- The Washington Times - Monday, February 16, 2009

Books and TV

“If you can tear yourself away from your favorite television shows long enough to wander down to your local bookstore, you will be amazed at all the books you’ll find these days - about your favorite television shows. The medium that was supposed to be the archenemy of the book is now giving an unexpected - and welcome - boost to the publishing industry.

“It is well known that for the genre of literary criticism, publishers are extremely reluctant to bring out what are called monographs - books devoted to a single author or a single work (unless that single author is Shakespeare or the single work is). Those works of literary criticism that are published often come out in print runs that number in the hundreds. By contrast, a book devoted to a single television show, ‘The Simpsons and Philosophy: The D’oh! of Homer’ … has reached its 22nd printing, and its sales number in the hundreds of thousands.

“Partly inspired by the success of ‘The Simpsons’ volume, three serious publishing houses - Open Court, Blackwell and University Press of Kentucky - currently have series on philosophy and popular culture, with volumes devoted to such TV shows as ‘Seinfeld,’ ‘The X-Files,’ ‘The Sopranos,’ ‘South Park,’ ‘Battlestar Galactica,’ ‘Family Guy,’ and ‘24.’ These volumes use moments in the shows to illustrate complicated issues in ethics, metaphysics and epistemology.”

- Paul A. Cantor, writing on “Is There Intelligent Life on Television?” in the fall issue of the Claremont Review of Books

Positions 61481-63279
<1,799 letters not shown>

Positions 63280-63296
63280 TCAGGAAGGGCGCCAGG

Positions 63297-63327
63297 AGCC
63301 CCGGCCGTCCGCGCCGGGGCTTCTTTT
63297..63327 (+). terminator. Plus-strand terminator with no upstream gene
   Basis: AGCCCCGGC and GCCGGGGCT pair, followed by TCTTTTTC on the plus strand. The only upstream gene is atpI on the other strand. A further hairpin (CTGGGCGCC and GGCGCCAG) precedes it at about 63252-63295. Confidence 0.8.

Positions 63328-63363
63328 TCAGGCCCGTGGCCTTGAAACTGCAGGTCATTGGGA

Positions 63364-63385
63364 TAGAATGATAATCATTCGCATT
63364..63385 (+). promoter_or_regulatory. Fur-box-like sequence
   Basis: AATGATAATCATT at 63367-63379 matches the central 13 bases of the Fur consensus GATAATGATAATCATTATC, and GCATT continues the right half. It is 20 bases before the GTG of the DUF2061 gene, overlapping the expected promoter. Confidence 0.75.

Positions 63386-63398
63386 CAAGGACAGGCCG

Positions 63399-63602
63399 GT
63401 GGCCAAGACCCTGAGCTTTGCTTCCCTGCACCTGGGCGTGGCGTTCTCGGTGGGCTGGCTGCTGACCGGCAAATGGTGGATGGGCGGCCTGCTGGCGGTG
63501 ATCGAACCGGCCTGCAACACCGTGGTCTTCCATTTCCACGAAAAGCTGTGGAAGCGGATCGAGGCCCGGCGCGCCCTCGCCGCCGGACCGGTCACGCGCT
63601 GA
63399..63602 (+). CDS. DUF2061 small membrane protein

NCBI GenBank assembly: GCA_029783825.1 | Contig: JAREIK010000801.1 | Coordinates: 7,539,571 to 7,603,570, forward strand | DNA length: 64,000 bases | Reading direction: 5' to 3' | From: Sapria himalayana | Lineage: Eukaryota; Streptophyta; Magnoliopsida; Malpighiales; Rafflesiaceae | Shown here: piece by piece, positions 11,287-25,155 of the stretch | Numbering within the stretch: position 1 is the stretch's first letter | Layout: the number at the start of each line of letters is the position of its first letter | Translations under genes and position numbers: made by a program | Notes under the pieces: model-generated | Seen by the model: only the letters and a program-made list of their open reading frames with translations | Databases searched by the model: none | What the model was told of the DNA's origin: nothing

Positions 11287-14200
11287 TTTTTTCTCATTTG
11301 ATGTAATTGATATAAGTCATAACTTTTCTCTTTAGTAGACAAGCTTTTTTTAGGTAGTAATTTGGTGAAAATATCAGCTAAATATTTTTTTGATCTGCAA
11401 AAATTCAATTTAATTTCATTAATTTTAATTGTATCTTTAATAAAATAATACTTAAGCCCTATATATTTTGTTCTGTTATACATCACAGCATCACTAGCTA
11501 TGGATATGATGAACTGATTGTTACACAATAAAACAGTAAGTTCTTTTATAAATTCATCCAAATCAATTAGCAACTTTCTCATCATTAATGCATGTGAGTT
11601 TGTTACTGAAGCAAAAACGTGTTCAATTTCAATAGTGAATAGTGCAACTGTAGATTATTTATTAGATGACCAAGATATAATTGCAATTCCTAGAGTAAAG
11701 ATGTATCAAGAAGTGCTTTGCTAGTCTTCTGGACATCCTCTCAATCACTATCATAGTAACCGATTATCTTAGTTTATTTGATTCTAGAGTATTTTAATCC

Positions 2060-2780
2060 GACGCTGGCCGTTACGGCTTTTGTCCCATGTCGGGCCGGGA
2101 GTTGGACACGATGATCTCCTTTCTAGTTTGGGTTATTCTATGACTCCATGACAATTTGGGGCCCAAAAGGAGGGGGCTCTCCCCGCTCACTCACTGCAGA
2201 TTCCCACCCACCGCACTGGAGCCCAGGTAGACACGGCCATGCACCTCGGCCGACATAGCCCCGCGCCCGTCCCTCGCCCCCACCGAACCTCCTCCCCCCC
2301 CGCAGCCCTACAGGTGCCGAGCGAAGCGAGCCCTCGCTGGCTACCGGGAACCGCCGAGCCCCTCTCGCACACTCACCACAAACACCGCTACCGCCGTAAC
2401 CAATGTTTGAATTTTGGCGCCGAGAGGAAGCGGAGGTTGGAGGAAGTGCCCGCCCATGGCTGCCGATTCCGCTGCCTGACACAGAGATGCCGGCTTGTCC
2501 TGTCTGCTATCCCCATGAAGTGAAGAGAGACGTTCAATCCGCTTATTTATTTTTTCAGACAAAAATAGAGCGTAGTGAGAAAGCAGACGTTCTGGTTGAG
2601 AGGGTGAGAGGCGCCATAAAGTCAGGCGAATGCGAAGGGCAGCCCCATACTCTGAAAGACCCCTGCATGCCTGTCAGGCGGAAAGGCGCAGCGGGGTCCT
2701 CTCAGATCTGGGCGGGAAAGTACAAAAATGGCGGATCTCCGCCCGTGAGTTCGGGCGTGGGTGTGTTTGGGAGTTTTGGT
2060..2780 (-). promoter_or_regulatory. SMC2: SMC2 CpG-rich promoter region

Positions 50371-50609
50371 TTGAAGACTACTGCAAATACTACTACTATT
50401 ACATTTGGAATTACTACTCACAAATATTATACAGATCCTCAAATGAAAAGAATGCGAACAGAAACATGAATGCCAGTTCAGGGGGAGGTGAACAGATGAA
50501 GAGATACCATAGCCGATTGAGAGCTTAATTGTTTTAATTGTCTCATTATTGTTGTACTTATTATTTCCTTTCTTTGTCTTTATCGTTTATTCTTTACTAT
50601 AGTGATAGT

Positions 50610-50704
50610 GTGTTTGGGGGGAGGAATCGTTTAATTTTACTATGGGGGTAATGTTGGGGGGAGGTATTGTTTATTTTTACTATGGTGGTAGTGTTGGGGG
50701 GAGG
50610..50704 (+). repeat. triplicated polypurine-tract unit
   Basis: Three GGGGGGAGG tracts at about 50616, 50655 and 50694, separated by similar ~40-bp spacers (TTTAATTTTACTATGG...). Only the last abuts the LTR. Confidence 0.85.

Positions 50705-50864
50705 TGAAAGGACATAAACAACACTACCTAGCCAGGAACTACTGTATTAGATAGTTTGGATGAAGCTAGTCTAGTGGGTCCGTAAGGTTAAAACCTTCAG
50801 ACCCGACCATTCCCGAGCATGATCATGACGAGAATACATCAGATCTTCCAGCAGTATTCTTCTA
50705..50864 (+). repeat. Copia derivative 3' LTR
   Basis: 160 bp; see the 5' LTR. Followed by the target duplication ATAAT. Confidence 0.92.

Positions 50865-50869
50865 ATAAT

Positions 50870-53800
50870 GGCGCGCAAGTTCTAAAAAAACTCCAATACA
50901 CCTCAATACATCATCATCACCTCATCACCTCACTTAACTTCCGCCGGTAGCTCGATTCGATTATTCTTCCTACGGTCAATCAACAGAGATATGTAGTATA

Languages and food

“It’s not that Americans aren’t interested in the world at all. It’s just that we seem to want someone else to do the heavy lifting required to make a cultural connection. As the Peruvian-born writer Daniel Alarcon observes, Americans would rather read stories by an American about Peru than a Peruvian writer translated into English. ‘There’s a certain curiosity about the world that’s not matched by a willingness to do the work,’ Alarcon said …

“We don’t have much time, so we want a taste, some fast food to go. And so we read ethnic literature the way we down an ethnic meal. We can get a burrito almost anywhere, but it’s often mildly spiced, adjusted just for us, and wrapped for those in a rush. So we’re eating a translated burrito, and we’re reading a world prepared especially for us. …

“Sure, Ricky Martin topped the charts with a song built around a lone half-Spanish phrase, ‘livin’ la vida loca.’ Despite that hit, all-Spanish songs are still segregated on their own radio station in most cities. This trend of protecting Americans from any unnecessary non-English interference in their day even seeps into places where you might expect language skills to be valued. At the Metropolitan Opera in New York City, a screen on the back of every chair flashes English subtitles (originally introduced for those with disabilities).”

- Aviya Kushner, writing on “McCulture” in the winter issue of the Wilson Quarterly

Movies and comics

“Today we can thank not just magazines with famous brand names - D.C. or Marvel - for our ability to recognize comic-book moments that stray into real life. We can thank movies, too, which have devoured and regurgitated the best-known heroes and villains from comics and graphic novels … . The other week I read, ‘A bird, a plane and Superman’ bannered above the tail of the aircraft that put down on the Hudson.

“Last year’s top box-office hit was ‘The Dark Knight,’ based on graphic novelist Frank Miller’s penumbral re-imagining of Batman. This year’s early super-fillip for Hollywood may be ‘Watchmen,’ the film of Alan (‘V for Vendetta’) Moore’s epic about a crisis time among caped adventurers.

“Created 20 years ago, ‘Watchmen’ has a near-biblical reputation among graphic-novel geeks. Moore anticipated even Miller in the deconstructing of the comic-book genre, producing a multi-episode saga that asks essentially: ‘Who the heck are these masked heroes who do our wish-fulfilment work? And how mixed-up would you have to be to become one?’ ”

- Nigel Andrews, writing on “The relationship between cinema and comics” on Feb. 7 at the Financial Times

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